I was so excited to try a fully vegan restaurant that recently opened. A bunch of my friends posted about loving the food, the menu looked great, and I showed up fully expecting to love it. I met a couple friends there for dinner and we started out with a few appetizers and drinks. The service was great and everything came out quickly though I didn’t love the first few dishes we ordered. They were fine, not great but not terrible and I figured it was a personal preference. We got another round of drinks to sip on as we waited for the main dishes we ordered.
I got a burger with a house made patty, took a bite, and was honestly a bit stunned. It was probably the worst dish I’d ever tasted in a restaurant. I had a friend take a bite and they felt similarly. We were pretty bummed. It was a pay-at-the-counter restaurant so we didn’t have a server checking in. I knew I wouldn’t want the dish remade because I was full at this point in our night and in the moment I didn’t feel it was worth saying anything to the staff. My friends and I made some jokes about the burger and finished the night strong with FoMu ice cream.
The next day, this experience continued to nag at me. I told the friends who had posted rave reviews about my meal and they were all really surprised, I figured my meal must have been a fluke. I have almost 5 years of food service experience and I get that one meal isn’t necessarily an accurate representation of the restaurant as a whole. Erica, my lovely VeganZine Co-Founder, friend, and Boston’s very own Vegan Kween, encouraged that I give the food another chance. Not even 24 hours after my big burger letdown, I was back at the restaurant for a late lunch. I shared my experience with the restaurant owner, who generously comped my re-do meal, and they said the feedback was helpful at improving the consistency of the food.
After a great redemption burger, I began thinking about how helpful it was to speak with the restaurant’s owner. I felt much better and knew this experience would inform how I would handle unsatisfactory meals in the future. Even though I’m typically an assertive person who worked in restaurants for years I still feel self-conscious as a diner. In the moment as a customer who is on the receiving end of bad food, slow service, or another issue it can be intimidating to give feedback or interrupt the flow of the meal. As a restaurant, there is such a variety of people and preferences to account for on a regular basis. The feedback loop can go both ways so that diners and food service workers can interact with understanding and respect.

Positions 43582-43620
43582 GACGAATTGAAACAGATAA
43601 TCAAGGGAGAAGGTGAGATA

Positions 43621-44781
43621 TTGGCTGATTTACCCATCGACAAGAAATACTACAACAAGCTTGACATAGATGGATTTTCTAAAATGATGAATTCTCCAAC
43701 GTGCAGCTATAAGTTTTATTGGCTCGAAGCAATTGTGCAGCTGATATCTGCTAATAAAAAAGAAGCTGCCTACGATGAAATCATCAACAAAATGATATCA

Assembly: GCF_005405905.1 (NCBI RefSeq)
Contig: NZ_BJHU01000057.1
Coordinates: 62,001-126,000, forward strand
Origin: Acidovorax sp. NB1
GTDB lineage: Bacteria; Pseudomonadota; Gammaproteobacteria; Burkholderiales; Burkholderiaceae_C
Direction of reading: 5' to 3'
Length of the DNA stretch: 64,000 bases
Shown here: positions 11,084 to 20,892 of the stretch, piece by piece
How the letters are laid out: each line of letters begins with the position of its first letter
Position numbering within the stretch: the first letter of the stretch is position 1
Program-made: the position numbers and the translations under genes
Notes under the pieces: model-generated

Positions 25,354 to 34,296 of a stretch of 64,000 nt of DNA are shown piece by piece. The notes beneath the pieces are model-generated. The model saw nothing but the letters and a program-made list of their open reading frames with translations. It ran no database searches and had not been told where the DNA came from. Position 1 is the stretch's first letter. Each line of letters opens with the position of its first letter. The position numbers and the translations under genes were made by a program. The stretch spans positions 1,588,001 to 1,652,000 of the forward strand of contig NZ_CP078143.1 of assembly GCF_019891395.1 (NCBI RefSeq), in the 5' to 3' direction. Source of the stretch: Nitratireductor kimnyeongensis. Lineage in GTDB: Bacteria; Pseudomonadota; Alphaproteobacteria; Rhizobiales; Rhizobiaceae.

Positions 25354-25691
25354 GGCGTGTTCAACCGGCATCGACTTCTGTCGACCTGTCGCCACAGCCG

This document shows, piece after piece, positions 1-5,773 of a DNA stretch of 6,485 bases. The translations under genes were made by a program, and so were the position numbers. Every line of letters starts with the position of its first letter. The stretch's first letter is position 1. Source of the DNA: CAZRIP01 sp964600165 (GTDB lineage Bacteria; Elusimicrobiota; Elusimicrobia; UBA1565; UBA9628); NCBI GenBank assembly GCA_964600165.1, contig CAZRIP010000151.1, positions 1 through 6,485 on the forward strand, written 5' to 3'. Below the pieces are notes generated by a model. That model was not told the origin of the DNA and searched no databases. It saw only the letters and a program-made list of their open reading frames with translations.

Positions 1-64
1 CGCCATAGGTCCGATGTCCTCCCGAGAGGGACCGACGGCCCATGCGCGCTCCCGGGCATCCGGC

To kickstart that feedback loop, VeganZine spoke with one of Boston’s most popular vegan-friendly spots; Veggie Galaxy.
Q+A with Kathy and Adam, Owners of Veggie Galaxy
How do you prefer to get constructive feedback from consumers?
Definitely in the moment if possible. We always want to correct the situation, and it’s heartbreaking when a guest tells their server that “everything was fine” and then goes on a review site or social media and shares that they weren’t happy with their meal or service. If they had only mentioned it to their server or a manager at the time, we could have replaced the item that was not right and made them a new one or apologized for the service situation.
What are reasonable expectations for customers to have when giving feedback? Should customers expect a comped meal, a gift card for next time, a sincere acknowledgement from staff, etc?
It depends on the individual situation. If it’s a situation that can easily be corrected, then a simple apology and correction is generally all the guest is asking for. For example, if it’s a matter of a dine-in guest being unhappy with a particular menu item, we can simply replace it with another item. If it’s a matter of service (food taking an unreasonable amount of time for example), then we would be more apt to comp a portion of the meal if not the whole thing. Gift cards tend to be reserved for situations that we were unable to correct in the moment (often takeout or delivery customers) as both an apology and expression of appreciation for productive feedback.